Trouble at the Koolaid Point â€” Serious Pony by Kathy Sierra
Joyce Park stashed this in Modern problems
Terrifying essay by a longtime target, who demonstrates how online "trolling" has evolved to sociopathic competition.
This essay IS terrifying.
It's too easy for random people on Twitter to hurt other people.
And Twitter doesn't seem to care.
This month is the 10-year anniversary of my first online threat. I thought it was a one-off, then. Just one angry guy. And it wasnâ€™t reallyÂ THATÂ bad. But looking back, it was the canary in the coal mineâ€¦ the first hint that if I kept on this path, it would not end well. And what was that path? Weâ€™ll get to that in a minute.
Later I learned that the first threat had nothing to do with what I actuallyÂ madeÂ orÂ saidÂ in my books, blog posts, articles, and conference presentations. TheÂ realÂ problem â€” as my first harasser described â€” was thatÂ others were beginning to pay attentionÂ to me. He wrote as if mere exposure to my work was harming his world.Â
But hereâ€™s the key: it turned out he wasnâ€™t outraged about my work. His rage was because, in his mind, my work didnâ€™tÂ deserveÂ theÂ attention. Spoiler alert: â€śdeserveâ€ť and â€śattentionâ€ť are at the heart.
A year later, I wrote a light-hearted article about â€śhatersâ€ť (the quotes matter) and something I called The Koolaid Point. It wasnâ€™t about harassment, abuse, or threats againstÂ peopleÂ but about the kind of brand â€śtrollsâ€ť you find in, say, Apple discussion forums. My wildly non-scientific theory was this: the most vocal trolling and â€śhateâ€ť for a brand kicks in HARD once a critical mass of brand fans/users are thought to have â€śdrunk the Koolaidâ€ť. In other words, the hate wasnâ€™t so much about the product/brand but thatÂ other people were falling for it.Â
She goes on to describe lots of hurtful threats she has received online. It's awful.
And yet it's important to read this.
To know that there are terrible bullies online who enjoy terrorizing other people for sport.
Internet culture has created a large population of these cruel, angry, bullying haters:
I now believe the most dangerous time for a woman with online visibility is the point at which others are seen to be listening, â€śfollowingâ€ť, â€ślikingâ€ť, â€śfavoritingâ€ť, retweeting. In other words, the point at which her readers have (in the trollâ€™s mind) â€śdrunk the Koolaidâ€ť. Apparently, that just canâ€™t be allowed.Â
From the haterâ€™s POV, you (the KoolaidÂ server) do not â€śdeserveâ€ť that attention. You are â€śstealingâ€ť an audience. From their angry, frustrated point of view, the idea that others listen to you is insanity. From their emotion-fueled view you donâ€™t have readers you have cult followers. That just canâ€™t be allowed.Â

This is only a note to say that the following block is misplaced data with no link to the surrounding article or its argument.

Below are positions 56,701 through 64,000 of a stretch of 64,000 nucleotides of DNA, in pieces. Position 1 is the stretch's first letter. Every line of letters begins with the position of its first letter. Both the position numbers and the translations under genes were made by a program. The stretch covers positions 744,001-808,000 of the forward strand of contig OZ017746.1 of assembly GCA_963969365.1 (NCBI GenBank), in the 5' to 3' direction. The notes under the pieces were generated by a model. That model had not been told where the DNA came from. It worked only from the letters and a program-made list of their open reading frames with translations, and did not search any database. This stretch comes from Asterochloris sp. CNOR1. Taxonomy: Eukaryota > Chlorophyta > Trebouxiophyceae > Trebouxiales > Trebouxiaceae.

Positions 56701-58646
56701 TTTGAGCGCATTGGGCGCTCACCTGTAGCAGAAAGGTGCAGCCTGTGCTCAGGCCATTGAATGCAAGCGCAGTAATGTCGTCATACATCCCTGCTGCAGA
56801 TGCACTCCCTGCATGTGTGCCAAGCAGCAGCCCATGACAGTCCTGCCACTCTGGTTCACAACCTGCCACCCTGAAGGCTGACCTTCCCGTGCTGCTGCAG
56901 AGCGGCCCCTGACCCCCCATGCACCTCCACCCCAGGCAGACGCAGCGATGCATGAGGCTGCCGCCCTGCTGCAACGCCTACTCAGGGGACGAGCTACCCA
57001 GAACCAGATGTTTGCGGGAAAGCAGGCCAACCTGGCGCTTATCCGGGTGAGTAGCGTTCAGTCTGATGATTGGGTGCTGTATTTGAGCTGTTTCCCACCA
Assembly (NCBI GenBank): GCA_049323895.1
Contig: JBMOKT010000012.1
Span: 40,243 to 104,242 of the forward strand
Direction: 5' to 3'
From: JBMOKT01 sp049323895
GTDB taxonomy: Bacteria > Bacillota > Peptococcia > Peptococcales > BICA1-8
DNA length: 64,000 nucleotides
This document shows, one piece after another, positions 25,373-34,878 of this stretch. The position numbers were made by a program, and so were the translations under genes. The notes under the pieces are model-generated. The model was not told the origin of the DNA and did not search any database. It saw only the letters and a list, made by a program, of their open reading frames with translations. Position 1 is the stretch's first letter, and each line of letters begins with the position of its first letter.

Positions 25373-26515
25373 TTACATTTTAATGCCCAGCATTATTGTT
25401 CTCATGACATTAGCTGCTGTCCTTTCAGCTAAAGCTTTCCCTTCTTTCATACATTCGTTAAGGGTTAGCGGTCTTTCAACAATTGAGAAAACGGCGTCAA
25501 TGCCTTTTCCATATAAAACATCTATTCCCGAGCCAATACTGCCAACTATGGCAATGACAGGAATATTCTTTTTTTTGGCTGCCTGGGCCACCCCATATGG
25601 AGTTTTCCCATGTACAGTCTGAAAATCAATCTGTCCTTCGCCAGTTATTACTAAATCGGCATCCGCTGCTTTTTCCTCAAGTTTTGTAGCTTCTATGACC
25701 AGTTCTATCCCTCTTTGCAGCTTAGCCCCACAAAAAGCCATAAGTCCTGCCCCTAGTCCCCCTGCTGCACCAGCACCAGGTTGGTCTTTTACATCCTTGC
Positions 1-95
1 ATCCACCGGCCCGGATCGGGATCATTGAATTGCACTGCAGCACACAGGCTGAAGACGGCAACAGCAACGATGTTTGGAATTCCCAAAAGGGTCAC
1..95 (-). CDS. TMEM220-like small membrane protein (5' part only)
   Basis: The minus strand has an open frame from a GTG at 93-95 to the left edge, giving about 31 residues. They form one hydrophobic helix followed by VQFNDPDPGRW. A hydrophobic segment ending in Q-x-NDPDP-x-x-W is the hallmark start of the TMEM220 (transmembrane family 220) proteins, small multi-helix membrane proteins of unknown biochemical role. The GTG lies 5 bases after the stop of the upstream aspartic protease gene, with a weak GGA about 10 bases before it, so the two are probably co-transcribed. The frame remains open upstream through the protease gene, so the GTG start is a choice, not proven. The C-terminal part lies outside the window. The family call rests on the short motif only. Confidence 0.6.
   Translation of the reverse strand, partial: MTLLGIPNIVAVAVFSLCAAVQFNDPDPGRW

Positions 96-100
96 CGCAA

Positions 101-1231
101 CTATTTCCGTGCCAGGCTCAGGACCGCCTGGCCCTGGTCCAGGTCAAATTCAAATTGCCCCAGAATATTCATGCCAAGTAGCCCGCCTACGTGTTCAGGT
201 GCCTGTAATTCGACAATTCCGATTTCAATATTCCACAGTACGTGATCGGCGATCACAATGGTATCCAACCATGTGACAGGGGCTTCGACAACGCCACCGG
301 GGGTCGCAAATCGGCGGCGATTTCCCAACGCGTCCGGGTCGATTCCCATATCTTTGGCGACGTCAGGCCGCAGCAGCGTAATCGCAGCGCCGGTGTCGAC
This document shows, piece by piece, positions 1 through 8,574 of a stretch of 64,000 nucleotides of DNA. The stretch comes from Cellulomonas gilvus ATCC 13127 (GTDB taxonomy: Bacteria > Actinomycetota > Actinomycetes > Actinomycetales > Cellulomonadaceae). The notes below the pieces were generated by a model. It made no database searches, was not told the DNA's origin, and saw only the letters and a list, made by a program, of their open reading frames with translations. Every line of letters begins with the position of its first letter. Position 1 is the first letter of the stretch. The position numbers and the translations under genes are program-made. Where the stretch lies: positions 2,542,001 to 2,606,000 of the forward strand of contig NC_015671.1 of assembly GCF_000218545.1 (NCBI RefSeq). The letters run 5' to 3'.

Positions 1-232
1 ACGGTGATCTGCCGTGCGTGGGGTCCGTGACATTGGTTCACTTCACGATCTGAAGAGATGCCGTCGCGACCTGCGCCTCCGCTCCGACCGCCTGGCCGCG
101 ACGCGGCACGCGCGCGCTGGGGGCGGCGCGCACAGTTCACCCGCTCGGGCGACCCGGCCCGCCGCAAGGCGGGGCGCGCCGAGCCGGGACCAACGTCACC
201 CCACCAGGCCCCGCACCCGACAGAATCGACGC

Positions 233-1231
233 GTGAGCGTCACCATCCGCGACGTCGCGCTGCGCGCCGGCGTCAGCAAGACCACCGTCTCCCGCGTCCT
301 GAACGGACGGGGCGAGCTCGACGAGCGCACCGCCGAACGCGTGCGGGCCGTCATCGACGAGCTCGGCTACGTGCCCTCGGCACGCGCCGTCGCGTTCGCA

You must be stopped. And if they cannot stop you, they can at least ruin your quality of life. A standard goal, in troll culture, I soon learned, is to cause â€śpersonal ruinâ€ť. They arenâ€™t alltrolls, though. Some of those who seek to stop and/or ruin you are misguided/misinformed but well-intended. They actually believe in a cause, and they believe you (or rather the Koolaid youâ€™re serving) threatens that cause.Â
But the Koolaid-Point-driven attacks are usually started by Â (speculating, educated guess here, not an actual psychologist, etc) sociopaths. Theyâ€™re doing it out of pure malice, â€śfor the lulz.â€ť And those doing it for the lulz are masters at manipulating public perception. Master trolls can build an online army out of the well-intended, by appealing to The Cause (more on that later). The very best/worst trolls can even make the non-sociopaths believe "for the lulz" is itself a noble cause.Â
But I actually got off easy, then. Most of the master trolls werenâ€™t active on Twitter in 2007. Today, they, along with their friends, fans, followers, and a zoo of anonymous sock puppet accountsÂ are. The time from troll-has-an-idea to troll-mobilizes-brutal-assault has shrunk from weeks to minutes. Twitter, for all its good, is a hate amplifier. Twitter boosts signal power with head-snapping speed and strength. Today, Twitter (and this isnâ€™t a complaint about Twitter, itâ€™s about what Twitter enables) is the trollâ€™s best weapon for attacking you. And by â€śyouâ€ť, I mean â€śyou the server of Koolaid.â€ť You who must be stopped.
It begins with simple threats. You know, rape, dismemberment, the usual. Itâ€™s a good place to start, those threats, because you might simply vanish once those threats include your family. Mission accomplished. But today, many women online â€” you women who are far braver than I am â€” you stick around. And now, since you stuck around through the first wave of threats, you are now a much BIGGER problem. Because the Worst Possible Thing has happened: as a result of those attacks, you are NOW servingÂ Victim-Flavored Koolaid.Â
The bully trolls have created an "unsafety net" :